As an indication of the relative size of the device 10 and its environment, the lens 12 has a diameter of about five (5) millimeters and the lens portion 13 having both a lens 12 and haptic 16, measures about six (6) millimeters in diameter (the diameter of a typical human iris is 11 to 12 millimeters). The loops 18 and anchor means 26 of device 10 have a maximum radius of 3.5 to 4.0 millimeters to prevent endothelial touch and minimize inflamation of the surrounding tissue when in place.
Turning to FIG. 5, another embodiment of the device 10A is depicted including a lens 12A, haptic 16A, and anchor means 26A. The device 10A also provides suture holes 36 and 38 to allow the insertion of sutures through the iris as a back-up to anchor means 26A. Loops 40 and 42 prevent dislocation of the device 10A toward the anterior chamber 32 and cornea 30.
FIG. 8 illustrates yet another variation of the device, 10B, which includes loops 40B and 42B which set in the posterior chamber 34. The anchor means 26B represents a flexible loop attached to either the lens 12B or haptic 16B. The loop of anchor means 26B may be constructed of nylon, spring steel or any non-reactive resilient material.
FIG. 6 represents another lens structure 10C which includes a lens 12C without a haptic. The anchor means 26C is integral with loop 18C having wings 44 and 46 that perform the same function as loops 40 and 42 of device 10A. In contast, the anchor means 26C is a termination of the loop 18C and passes through iris opening 28 from the posterior chamber 34 to the anterior chamber 32, as clearly shown in FIG. 7.
Other embodiments of the device 10 include lens devices 10D and 10E in FIGS. 9 and 10. Anchor means 26D and 26E are similar to anchor means 26C in that they pass through opening 28 from the posterior to the anterior chambers 34 and 32. The anchor means 26D includes posts 48D and 50D affixed to lens 12D. In comparison, the device 10E has posts 48E and 50E which are further apart than posts 48D and 50D. Loops 18D and 18E include posts 52D and 52E and 54D and 54E appending from lens 12D and 12E respectively. When pupil 20 (shown in phantom) constricts the posts 48D, 50D, 52D and 54D would form the pupil 20 into a roughly triangular shape while posts 48E, 50E, 52E and 54E would form pupil 20 into a roughly square shape. Either shape has been found to permit excellent vision of eye 22 in combination with device 10D and 10E.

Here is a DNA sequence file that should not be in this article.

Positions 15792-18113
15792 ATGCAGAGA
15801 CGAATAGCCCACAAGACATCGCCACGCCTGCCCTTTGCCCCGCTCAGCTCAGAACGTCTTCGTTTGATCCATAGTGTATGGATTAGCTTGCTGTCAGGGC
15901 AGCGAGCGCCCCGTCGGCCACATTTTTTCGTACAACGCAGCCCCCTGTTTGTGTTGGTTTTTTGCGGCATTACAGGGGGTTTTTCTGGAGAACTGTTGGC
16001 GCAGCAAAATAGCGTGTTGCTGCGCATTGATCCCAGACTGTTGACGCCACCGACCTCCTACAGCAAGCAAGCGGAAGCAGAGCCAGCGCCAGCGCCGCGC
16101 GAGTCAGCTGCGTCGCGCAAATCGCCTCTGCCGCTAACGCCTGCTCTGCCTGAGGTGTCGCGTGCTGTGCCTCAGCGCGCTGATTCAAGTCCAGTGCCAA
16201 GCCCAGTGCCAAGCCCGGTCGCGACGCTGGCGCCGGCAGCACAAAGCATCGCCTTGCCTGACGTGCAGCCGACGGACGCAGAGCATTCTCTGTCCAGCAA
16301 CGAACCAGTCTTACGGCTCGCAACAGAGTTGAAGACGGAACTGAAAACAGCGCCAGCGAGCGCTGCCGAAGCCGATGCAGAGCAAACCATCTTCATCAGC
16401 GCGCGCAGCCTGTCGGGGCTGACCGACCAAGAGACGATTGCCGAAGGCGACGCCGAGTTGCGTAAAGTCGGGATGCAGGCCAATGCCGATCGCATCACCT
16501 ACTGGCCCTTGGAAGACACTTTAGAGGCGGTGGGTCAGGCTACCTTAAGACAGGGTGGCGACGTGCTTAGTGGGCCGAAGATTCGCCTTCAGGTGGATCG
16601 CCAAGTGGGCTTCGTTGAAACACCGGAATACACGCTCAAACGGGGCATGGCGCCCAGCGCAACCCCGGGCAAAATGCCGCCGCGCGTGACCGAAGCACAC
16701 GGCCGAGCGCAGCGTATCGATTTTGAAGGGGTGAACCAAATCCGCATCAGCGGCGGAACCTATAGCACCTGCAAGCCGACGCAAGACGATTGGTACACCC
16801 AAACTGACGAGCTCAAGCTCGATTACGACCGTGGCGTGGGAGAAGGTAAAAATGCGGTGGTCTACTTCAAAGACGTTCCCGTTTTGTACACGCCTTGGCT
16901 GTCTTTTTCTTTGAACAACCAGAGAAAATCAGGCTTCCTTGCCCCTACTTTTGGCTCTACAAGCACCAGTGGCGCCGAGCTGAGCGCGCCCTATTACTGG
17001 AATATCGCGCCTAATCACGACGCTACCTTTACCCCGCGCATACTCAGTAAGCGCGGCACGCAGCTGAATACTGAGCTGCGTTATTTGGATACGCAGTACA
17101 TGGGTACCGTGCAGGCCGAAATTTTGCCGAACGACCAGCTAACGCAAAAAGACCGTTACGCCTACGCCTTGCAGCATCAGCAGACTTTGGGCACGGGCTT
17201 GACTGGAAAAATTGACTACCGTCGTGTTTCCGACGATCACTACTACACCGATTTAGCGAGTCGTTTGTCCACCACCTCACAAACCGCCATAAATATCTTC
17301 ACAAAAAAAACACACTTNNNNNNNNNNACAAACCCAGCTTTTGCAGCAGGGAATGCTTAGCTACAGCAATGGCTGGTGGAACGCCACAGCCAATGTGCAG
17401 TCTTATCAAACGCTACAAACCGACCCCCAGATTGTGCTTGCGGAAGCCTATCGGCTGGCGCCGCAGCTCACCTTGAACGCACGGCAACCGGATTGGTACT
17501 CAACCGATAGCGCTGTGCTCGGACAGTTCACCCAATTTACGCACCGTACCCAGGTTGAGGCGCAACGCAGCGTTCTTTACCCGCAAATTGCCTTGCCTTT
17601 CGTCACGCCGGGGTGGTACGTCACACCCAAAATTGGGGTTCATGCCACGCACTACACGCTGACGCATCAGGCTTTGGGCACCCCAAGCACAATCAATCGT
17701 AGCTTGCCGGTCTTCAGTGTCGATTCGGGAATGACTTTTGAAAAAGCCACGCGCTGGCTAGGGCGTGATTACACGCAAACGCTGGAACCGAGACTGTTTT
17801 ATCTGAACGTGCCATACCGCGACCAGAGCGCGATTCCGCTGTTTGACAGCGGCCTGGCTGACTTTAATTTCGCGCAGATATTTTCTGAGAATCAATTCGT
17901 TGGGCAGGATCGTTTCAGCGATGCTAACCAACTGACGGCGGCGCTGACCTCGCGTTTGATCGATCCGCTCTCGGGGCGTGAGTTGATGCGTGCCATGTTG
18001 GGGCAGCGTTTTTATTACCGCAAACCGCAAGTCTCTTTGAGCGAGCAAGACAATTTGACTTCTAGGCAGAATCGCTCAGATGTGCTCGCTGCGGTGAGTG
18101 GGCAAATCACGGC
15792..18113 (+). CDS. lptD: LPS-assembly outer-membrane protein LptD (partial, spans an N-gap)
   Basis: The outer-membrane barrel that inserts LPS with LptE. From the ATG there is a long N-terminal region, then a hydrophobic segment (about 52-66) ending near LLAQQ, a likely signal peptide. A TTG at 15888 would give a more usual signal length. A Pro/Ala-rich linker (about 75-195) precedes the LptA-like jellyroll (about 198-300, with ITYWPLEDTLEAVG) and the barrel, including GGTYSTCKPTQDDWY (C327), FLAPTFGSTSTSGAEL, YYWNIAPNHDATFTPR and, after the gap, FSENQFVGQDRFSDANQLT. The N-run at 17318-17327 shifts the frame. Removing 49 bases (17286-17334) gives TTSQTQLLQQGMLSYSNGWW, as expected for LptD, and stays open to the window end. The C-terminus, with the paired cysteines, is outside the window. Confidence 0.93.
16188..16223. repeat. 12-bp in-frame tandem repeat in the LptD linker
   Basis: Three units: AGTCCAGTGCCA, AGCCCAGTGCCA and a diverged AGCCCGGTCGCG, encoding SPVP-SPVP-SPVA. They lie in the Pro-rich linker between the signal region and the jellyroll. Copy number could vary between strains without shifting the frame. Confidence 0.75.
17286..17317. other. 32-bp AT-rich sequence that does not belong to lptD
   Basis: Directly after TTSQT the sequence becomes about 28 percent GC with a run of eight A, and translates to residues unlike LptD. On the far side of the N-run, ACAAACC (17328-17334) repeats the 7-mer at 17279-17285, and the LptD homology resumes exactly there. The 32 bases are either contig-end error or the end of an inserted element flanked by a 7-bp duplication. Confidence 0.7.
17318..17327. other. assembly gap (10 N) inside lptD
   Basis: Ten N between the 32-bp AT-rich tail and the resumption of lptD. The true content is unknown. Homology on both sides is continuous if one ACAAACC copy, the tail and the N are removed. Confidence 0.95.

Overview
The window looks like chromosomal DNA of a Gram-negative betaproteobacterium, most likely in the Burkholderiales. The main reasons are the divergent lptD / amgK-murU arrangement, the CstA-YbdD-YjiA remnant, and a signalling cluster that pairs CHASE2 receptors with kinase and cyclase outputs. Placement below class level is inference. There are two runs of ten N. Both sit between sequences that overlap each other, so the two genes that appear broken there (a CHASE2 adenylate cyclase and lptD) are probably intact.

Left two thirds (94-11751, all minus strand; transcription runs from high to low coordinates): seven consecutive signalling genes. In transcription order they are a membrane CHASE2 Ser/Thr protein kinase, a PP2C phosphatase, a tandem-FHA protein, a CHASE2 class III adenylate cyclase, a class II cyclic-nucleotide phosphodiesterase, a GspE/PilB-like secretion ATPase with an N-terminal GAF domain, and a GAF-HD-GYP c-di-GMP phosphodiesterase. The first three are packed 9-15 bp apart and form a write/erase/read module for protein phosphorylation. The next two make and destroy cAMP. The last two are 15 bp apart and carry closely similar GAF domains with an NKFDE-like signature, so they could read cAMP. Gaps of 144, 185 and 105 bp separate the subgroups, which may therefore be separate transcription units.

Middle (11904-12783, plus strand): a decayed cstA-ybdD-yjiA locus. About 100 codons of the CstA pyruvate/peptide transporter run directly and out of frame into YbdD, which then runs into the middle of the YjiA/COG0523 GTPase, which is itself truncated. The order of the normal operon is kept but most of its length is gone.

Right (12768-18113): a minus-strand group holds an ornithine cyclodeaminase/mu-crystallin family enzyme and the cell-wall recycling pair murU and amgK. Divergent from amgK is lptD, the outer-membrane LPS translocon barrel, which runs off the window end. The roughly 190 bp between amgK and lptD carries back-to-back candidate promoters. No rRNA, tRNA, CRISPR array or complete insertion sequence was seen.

In operation, the lens device 10 is placed against the iris 24 after partial or entire removal of the natural lens of the eye and incision in the cornea. The iris opening 28 is made, which permits use of the anchor means 26. A normal cataract operation requires an iridectomy or iridotomy to permit flow of aqueous humor from the posterior chamber 34 to the anterior chamber 32.
The anchor means 26 is inserted through the iris opening 28 either from the anterior chamber 32 to the posterior chamber 34 or visa versa and the loop or loops 18 are placed on the opposite side of the iris 24 with respect to the lens 12. Where the anchor means 26 is a flexible loop 26B the insertion is performed by squeezing the loop together to form a elongated body that slips through the iris opening. Where the anchor means 26 is a rigid member, the anchor maneuvers into place by stretching the opening 28, similar to the process of opening a button hole before insertion of a button; and then inserting the anchor means 26. Anchor means 26 may also take the form of a deformable body that can be twisted to fit within the opening 28 and then retwisted to prevent its passing back through the opening 28. The anchor means should be fixed to the portion of the iris in the vicinity of the iris opening 28, as an end result. In addition, the anchor may travel along a portion of the iridotomy 28, as heretofore explained during dilation and constriction of the pupil.
While in the foregoing specification, embodiments of the invention have been set forth in considerable detail for purposes of making a complete disclosure of the invention, it will be apparent to those of ordinary skill in the art that numerous changes may be made in such details without departing from the spirit and principle of the invention.
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|US3922728 *||Aug 15, 1974||Dec 2, 1975||Krasnov Mikhail M||Artificial crystalline lens|
|US4085467 *||Nov 17, 1975||Apr 25, 1978||Rainin Edgar A||Intraocular lens|
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|Cooperative Classification||A61F2/1608, A61F2/16, A61F2002/1681, A61F2002/1683|